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Prilog Razumevanju Pravila O Solidarnoj Odgovornosti Imalaca Motornih Vozila (Čl. 178 St. 4 Zoo) (Joint and Several Liability of the Proprietors of Motor Vehicles in Road and Traffic Accidents)

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Document pages: 16 pages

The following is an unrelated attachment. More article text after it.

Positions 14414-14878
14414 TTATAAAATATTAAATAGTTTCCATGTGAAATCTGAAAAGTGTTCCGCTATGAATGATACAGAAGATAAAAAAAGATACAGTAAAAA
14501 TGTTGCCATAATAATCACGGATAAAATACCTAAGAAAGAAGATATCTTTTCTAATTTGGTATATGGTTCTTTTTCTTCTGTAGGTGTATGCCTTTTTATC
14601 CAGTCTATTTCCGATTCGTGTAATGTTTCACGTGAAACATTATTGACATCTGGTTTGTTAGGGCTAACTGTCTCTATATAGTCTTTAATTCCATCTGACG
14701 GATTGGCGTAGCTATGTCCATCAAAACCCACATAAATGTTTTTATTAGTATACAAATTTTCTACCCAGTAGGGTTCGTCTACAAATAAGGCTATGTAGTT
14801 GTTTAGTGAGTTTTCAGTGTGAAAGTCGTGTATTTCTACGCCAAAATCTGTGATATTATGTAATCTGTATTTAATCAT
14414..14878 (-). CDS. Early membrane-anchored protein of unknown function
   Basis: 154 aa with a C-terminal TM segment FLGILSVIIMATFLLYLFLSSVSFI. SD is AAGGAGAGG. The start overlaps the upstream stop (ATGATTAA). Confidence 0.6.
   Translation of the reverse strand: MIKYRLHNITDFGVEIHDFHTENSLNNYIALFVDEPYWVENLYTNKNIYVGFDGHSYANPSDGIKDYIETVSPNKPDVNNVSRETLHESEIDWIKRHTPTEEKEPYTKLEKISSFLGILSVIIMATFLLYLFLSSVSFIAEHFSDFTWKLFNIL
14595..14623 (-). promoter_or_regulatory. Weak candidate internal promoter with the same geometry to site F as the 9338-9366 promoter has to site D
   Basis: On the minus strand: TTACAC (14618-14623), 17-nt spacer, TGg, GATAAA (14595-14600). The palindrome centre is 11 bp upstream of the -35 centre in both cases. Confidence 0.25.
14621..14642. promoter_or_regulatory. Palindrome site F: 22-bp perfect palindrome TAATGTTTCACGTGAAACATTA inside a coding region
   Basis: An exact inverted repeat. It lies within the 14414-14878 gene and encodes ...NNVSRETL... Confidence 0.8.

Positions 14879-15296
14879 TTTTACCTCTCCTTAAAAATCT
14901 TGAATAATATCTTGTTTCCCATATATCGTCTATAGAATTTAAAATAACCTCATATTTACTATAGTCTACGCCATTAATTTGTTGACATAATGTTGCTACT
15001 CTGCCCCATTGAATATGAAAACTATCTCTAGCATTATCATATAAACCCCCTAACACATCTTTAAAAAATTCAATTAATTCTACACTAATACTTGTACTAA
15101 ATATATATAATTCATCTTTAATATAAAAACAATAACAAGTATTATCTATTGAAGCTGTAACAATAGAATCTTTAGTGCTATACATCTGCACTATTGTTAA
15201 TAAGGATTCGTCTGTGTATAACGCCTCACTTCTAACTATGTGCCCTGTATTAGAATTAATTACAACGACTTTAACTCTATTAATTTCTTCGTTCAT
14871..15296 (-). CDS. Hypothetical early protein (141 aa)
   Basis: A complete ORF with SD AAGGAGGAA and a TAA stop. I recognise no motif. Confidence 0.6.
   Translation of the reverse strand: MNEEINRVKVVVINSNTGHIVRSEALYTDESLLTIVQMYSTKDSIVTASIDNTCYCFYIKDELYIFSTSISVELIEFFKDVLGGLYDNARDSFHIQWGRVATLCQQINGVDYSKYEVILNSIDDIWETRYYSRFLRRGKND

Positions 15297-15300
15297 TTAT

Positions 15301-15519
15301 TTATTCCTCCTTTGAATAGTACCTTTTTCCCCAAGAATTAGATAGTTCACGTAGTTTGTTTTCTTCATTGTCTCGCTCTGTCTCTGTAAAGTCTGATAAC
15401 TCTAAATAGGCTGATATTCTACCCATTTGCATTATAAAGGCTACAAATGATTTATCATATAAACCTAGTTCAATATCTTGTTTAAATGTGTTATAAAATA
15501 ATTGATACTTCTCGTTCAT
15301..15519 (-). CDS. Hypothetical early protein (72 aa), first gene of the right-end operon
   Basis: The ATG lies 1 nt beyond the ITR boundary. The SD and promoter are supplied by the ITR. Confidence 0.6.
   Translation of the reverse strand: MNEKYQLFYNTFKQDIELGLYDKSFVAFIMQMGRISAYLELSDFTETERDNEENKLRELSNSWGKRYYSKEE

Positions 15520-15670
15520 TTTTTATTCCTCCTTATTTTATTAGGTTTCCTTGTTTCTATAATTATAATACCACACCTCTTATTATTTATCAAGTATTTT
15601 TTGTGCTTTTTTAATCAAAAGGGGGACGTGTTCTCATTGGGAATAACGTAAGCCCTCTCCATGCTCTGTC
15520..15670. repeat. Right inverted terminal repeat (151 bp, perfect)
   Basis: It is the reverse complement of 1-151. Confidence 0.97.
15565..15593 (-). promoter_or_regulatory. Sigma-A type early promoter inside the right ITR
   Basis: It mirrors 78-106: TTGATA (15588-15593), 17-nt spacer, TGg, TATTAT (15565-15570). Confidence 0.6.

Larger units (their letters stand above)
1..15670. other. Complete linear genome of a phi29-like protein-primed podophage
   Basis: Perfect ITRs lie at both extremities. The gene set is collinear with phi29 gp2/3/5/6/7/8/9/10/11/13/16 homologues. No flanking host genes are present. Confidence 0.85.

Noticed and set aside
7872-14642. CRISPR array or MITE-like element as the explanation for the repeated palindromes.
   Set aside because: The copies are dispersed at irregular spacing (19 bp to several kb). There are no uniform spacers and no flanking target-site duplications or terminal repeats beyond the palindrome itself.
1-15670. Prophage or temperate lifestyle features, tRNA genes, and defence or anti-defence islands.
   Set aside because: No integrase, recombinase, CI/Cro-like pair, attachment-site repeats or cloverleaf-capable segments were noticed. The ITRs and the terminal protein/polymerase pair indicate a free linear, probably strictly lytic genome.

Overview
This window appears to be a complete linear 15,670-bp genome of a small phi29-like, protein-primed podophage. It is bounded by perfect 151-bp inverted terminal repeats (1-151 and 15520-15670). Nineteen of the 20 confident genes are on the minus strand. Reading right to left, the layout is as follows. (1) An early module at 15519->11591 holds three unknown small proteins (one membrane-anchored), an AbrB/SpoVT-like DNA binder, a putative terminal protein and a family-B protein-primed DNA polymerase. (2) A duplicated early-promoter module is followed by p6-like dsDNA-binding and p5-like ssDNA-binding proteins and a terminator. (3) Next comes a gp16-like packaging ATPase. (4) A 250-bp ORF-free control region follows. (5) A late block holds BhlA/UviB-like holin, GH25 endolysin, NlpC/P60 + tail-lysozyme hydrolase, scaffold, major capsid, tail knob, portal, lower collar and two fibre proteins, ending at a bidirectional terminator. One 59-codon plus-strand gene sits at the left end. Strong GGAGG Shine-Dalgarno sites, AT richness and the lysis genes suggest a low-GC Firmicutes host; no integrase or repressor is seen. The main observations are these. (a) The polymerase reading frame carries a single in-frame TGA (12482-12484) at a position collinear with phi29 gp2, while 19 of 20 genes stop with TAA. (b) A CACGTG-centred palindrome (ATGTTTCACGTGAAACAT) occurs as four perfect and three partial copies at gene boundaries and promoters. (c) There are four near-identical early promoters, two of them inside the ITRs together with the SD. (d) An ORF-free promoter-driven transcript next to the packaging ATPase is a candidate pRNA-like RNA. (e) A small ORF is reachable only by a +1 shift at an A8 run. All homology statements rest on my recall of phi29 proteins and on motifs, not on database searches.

Abstract: Serbian : Prema pravilu iz čl. 178 st. 4 Zakona o obligacionim odnosima (ZOO) u slučaju udesa izazvanog motornim vozilima u pokretu imaoci vozila koja su učestvovala u udesu solidarno su odgovorni, i to po objektivnom principu, za štetu koja usled udesa pogodi neko treće lice, recimo suvozača, pešaka ili biciklistu. Predmet ovoga rada su dva uža pitanja u vezi sa solidarnom objektivnom odgovornošću učesnika u udesu prema trećim licima. Prvo je pitanje mogućnosti da jedan učesnik u udesu istakne prema oštećeniku isključivu radnju drugog učesnika u udesu kao oslobađajući razlog iz čl. 177 st. 2 ZOO. Drugo je pitanje nasledivosti prava trećeg lica da zahteva naknadu neimovinske štete neposredno od osiguravača kod kojeg je učesnik u udesu bio osiguran od odgovornosti.English : Where there were two or more motor vehicles involved in a road traffic accident, there is an explicit statutory rule on joint and several (strict) liability of the proprietors of the implicated vehicles towards the injured party. The victim may be a pedestrian, a bicyclist, a passenger in either of the colliding vehicles, the owner of a parked car affected by the colliding vehicles, etc. This paper focuses on two narrow issues. Firstly, the proprietor shall be excused from liability if he refutes the presumption of causation by proving that, despite the fact damage occurred in connection to the motor vehicle, it was exclusively caused by the injured party, or by a third party. It is necessary that the injurious action in question was unforeseeable to the proprietor, and that he was not able to avoid or eliminate its consequences. However, the question arises of whether a proprietor of another motor vehicle involved in the accident may qualify as a third person in this context. The answer to this is negative: the proprietors of motor vehicles implicated in the accident can release themselves from liability to the victim by proving neither factual contribution, nor fault of one another. The proprietor of another motor vehicle involved in a crash cannot be considered a ‘third party’ for the purposes of the defendants’ release from liability. The second question relates to the inherit-ability of a direct claim against the insurer for compensation of non-pecuniary damage. The answer to this is also negative, and derives from: the purely subjective conception of moral damage; the statutory rules on un-inherit-ability of claims for compensation of non-pecuniary losses; and the understanding that the victim’s direct request against the injurer’s insurer represents a delictual claim.

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